After that 4 run inning the Mariners kept adding on.  This is something they haven’t done all season.  Even when they’ve blown teams out it was because of one big inning.  The offense added 1 run in the 5th and then 3 in the 8th.  It was great.

    The pitching was solid too.  I really think that Vargas and Fister will be the ones in the rotation once Bedard comes back.  I know Hyphen eats innings and has a better history than the other guys but Vargas and Fister look good.  Really good.  Fister has been nothing short of amazing and Vargas has that plus-plus changeup to carry him through.  The number of swinging strikes Vargas is getting is really impressive and his control has been much better this season. 

    As Lookout Landing pointed out, if we were going to go 1-8 on this homestand the last game would be the one to win.  Yeah, this sucked but at least we won the last game and Cliff Lee is pitching on Tuesday.  Hopefully, things will carry over.  Just in case they don’t, remember this day because it felt so good to win.

    Hero/goat and a few more notes after the jump.    Continue reading

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    A Tale of Two Miserable Weekends…and some ridiculous stats!

    I didn’t think things could get more painful than watching the Mariners give up 3 late game homeruns on route to being swept last weekend in Chicago. All 3 games were 1 run losses, and I remember thinking the M’s should have legitimately taken 2 of 3 in that series. Despite the frustration, those losses were a product of a few hiccups, albeit in consecutive games, by our usually solid bullpen. There wasn’t too much analysis required, and while it sucked to have them happen in a row, that’s baseball. We moved on.

    This past weekend, however, had many more layers of dreadfulness. To condense this mess, I’ve bulleted 5 events that were pretty unbelievable (not in a good way), and another 5 RIDICULOUS facts that may require reading with a puke bucket by your side…

    1. Sweeney’s double play: When a walk, sac fly, base hit, or really anything past the infield would have won the game, Mike swung at the 1st pitch from Darren O’Day, a slider low and away, and ended the bases loaded threat in the bottom of the 10th on Friday. Although I must say, none of this surprised me.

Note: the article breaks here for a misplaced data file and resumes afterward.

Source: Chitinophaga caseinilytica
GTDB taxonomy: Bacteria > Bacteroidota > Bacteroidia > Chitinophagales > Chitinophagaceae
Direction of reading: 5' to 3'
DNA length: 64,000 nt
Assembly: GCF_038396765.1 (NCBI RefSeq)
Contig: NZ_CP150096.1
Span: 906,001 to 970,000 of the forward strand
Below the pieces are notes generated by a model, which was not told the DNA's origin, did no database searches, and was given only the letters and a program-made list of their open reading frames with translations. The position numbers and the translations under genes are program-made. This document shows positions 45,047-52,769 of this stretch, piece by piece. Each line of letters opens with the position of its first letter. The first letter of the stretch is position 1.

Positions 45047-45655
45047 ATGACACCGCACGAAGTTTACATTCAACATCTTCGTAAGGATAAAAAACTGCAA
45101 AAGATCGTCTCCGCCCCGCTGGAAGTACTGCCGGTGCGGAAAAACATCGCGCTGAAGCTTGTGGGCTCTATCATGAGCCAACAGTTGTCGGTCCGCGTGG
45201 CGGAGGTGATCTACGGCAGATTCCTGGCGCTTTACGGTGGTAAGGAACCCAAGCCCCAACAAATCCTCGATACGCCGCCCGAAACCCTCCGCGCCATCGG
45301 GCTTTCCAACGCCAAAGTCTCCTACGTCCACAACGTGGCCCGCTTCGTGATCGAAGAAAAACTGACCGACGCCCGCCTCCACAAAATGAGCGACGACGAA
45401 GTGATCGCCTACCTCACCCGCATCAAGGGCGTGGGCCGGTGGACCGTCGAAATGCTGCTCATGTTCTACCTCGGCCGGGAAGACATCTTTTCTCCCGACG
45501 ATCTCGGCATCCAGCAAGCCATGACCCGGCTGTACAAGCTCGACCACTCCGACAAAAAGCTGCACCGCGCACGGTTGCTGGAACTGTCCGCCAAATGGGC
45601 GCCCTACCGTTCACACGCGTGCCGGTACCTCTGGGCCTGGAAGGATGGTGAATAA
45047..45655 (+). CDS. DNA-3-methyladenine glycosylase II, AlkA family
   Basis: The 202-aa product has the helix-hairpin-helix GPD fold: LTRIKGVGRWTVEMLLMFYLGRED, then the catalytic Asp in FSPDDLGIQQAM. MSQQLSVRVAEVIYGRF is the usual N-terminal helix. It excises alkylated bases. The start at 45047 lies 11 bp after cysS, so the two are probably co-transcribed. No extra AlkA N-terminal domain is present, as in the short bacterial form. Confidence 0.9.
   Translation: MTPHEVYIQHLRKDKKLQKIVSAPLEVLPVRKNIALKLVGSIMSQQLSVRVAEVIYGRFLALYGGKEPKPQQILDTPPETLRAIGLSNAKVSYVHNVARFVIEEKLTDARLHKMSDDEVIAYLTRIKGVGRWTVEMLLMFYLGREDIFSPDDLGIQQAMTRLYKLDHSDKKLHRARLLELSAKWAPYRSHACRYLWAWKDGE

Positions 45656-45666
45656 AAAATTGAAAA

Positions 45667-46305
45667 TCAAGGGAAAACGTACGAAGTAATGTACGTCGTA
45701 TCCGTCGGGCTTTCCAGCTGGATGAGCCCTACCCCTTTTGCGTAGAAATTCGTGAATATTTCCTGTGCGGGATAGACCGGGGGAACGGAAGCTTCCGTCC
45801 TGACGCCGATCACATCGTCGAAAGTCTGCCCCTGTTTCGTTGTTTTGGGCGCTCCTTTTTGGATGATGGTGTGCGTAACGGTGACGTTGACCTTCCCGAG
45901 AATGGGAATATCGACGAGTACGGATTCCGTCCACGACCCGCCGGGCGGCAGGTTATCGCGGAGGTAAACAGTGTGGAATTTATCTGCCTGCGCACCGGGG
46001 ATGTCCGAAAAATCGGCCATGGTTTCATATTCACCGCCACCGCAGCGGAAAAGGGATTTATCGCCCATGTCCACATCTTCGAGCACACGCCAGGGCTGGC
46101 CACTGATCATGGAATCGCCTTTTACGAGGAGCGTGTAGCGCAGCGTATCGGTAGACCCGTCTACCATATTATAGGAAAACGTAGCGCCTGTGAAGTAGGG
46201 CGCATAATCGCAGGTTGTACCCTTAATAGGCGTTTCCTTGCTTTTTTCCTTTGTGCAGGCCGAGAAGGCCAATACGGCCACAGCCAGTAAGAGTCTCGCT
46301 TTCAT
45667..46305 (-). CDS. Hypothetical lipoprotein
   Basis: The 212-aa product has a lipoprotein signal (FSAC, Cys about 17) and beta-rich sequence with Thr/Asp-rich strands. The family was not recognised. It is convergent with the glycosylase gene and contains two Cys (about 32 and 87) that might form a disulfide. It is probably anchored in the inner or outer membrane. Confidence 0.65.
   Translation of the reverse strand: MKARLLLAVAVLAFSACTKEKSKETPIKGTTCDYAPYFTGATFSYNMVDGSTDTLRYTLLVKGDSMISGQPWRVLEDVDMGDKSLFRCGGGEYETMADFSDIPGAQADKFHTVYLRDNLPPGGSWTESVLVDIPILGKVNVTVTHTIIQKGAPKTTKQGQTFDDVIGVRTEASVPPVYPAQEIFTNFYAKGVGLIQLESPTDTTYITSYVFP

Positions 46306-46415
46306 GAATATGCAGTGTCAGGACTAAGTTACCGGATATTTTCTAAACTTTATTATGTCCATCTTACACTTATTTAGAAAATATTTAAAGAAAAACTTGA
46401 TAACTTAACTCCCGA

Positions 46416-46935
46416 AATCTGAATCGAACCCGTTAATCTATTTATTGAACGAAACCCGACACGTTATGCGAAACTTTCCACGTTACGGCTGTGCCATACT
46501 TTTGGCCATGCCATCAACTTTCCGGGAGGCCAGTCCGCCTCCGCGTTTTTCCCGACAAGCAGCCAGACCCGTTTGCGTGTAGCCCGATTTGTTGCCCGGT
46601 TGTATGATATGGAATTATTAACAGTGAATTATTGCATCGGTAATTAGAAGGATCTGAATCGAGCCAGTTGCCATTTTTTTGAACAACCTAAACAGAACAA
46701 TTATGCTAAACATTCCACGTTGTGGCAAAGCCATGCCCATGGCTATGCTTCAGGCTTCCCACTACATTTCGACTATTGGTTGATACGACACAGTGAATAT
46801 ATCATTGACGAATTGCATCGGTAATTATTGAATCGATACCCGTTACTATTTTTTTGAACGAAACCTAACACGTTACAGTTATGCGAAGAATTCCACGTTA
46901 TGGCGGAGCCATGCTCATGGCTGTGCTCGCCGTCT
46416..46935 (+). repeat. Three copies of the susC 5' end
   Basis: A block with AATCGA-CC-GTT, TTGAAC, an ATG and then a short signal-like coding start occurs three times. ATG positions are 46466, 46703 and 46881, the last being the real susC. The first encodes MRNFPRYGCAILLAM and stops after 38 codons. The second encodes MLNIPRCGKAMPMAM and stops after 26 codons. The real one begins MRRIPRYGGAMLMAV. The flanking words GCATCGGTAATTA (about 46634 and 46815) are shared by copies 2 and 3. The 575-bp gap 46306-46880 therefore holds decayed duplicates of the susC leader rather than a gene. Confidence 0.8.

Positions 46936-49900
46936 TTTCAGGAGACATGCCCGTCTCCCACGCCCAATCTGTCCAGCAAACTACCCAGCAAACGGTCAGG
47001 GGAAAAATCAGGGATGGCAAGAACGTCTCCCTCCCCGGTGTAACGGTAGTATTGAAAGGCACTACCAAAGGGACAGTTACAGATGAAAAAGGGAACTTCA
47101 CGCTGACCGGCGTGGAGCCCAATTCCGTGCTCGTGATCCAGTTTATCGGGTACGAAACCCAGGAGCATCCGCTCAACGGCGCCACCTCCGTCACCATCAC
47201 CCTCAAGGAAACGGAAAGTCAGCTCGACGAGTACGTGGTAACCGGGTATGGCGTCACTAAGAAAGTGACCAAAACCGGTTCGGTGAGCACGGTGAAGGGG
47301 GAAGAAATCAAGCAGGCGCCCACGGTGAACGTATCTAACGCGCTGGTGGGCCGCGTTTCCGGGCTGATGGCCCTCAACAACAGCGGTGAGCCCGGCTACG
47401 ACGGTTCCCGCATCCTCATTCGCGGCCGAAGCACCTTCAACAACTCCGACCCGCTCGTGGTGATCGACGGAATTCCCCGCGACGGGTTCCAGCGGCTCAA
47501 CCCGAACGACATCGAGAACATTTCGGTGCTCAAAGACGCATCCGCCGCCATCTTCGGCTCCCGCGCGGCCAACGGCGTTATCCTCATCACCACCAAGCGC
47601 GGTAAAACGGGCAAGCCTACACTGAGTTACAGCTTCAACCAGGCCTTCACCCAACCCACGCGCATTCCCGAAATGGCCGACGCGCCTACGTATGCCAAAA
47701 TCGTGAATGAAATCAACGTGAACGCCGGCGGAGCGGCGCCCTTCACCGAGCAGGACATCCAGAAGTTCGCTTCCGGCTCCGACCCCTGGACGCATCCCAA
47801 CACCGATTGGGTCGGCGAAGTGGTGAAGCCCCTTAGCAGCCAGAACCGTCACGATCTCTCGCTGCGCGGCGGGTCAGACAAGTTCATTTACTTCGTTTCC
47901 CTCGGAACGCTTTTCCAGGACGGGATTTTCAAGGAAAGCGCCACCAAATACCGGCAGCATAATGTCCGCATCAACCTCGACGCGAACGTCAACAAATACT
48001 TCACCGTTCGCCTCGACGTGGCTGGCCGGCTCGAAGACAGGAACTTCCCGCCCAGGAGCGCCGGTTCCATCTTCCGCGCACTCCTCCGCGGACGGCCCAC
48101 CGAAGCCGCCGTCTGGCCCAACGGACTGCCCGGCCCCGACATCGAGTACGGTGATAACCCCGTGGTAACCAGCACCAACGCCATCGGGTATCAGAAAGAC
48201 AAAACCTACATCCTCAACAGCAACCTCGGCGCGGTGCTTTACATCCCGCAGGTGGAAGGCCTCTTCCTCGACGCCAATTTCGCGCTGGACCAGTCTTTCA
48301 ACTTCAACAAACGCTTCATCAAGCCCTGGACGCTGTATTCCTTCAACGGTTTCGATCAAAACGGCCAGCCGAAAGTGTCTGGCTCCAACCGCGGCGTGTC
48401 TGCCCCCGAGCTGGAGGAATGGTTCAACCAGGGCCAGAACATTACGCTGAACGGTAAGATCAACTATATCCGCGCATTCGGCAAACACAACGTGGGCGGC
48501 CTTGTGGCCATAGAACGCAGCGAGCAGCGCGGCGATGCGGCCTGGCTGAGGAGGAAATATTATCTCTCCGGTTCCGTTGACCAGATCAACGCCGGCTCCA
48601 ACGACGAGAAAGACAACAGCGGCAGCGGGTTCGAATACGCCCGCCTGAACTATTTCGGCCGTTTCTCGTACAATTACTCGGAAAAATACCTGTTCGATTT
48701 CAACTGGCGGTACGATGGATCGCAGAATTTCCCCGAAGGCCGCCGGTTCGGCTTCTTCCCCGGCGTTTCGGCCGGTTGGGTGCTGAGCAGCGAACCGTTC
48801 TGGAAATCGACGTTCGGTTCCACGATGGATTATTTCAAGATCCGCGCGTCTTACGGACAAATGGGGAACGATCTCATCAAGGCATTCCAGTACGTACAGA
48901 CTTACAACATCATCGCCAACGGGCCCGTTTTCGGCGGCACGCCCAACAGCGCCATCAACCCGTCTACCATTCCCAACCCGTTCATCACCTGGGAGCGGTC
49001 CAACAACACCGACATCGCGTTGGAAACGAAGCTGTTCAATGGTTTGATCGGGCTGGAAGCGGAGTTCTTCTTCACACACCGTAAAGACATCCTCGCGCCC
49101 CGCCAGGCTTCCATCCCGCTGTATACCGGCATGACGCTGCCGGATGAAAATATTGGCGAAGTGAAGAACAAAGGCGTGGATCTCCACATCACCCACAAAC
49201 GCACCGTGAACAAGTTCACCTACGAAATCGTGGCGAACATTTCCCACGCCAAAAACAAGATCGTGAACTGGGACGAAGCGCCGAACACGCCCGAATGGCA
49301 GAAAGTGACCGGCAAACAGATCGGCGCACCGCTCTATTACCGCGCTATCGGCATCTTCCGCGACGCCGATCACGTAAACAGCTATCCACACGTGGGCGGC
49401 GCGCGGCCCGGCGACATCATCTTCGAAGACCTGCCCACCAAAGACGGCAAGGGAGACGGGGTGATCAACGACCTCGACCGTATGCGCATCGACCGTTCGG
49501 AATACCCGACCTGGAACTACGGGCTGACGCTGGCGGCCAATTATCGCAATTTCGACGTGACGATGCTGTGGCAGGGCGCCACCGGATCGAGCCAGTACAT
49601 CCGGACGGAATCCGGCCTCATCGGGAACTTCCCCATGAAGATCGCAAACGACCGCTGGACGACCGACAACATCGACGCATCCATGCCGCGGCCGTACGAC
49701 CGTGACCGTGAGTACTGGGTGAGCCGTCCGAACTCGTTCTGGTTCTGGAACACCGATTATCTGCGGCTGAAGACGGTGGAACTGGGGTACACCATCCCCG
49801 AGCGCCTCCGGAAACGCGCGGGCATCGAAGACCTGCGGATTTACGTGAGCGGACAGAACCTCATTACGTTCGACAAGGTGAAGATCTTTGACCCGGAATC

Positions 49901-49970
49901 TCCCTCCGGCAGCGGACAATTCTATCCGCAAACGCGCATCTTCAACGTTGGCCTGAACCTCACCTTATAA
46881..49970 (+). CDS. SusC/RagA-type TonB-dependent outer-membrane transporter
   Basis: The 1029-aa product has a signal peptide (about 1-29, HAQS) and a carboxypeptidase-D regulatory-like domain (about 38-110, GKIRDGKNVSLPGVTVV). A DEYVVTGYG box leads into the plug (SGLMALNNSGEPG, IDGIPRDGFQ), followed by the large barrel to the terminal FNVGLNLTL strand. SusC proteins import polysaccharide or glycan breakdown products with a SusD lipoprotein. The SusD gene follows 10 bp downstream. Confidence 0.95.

2. Byrnes whiffed bunt: This oddity captured the short Eric Byrnes era well. With the bases juiced just one inning after Sweeney failed in the same situation, Wak called on Byrnes to just make contact on a bunt attempt. I liked the call because asking Byrnes to not strike out or pop it up to an infielder is a tall task. Still, he failed…and then struck out for good measure.
    3. Bradley’s blown pop up: Many say Milton just gave up on this play, while some argue the sun got in his eyes. Regardless, this ball needed to be caught, because it allowed 2 runs to score with 2 outs after Felix had fought back from bases loaded and none out.
    4. Aardsma’s blown save: For the 2nd consecutive game following 8 dazzling innings by “Can’t buy a break Fister,” Aardsma surrendered a lead-off walk, then after a stolen base and a base hit, the game was tied, the save was blown, and Fister was given another no decision. I’m scared every time Aardsma enters the game and starts firing fastballs. This past week reminded me why I have this fear, despite his league leading 8 saves.
    5. 2 passed balls in 1 inning by Rob Johnson: Perhaps the previous events are explainable, but this one is not. Andrew touched on “Hips” and his lack of catching in his recap from yesterday’s game, so I won’t ramble. This tweet from Dave Cameron pretty well sums it up-

      “Rob Johnson had as many passed balls in 1 inning yesterday as every non-Mariner AL team has all season.”

    What is especially disappointing about all this is that if ANY one of these scenarios hadn’t happened, the M’s would likely have won the game. But it all happened, and as the wheels came off, it was like watching a bad horror film that started off decent, turned frustratingly unrealistic, and ended up humorous. The snowball of unfortunate events that overcame this team could not be stopped, and this team was coming up with new ways to blow games.

    And now, grab your bucket… Continue reading


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    Mariners Recap – 5/2

    It was an interesting day in Mariner land.  Some roster moves along with a game make for a lot to cover in shorter post.  I’m going to tell the story of this game largely through my goat and hero: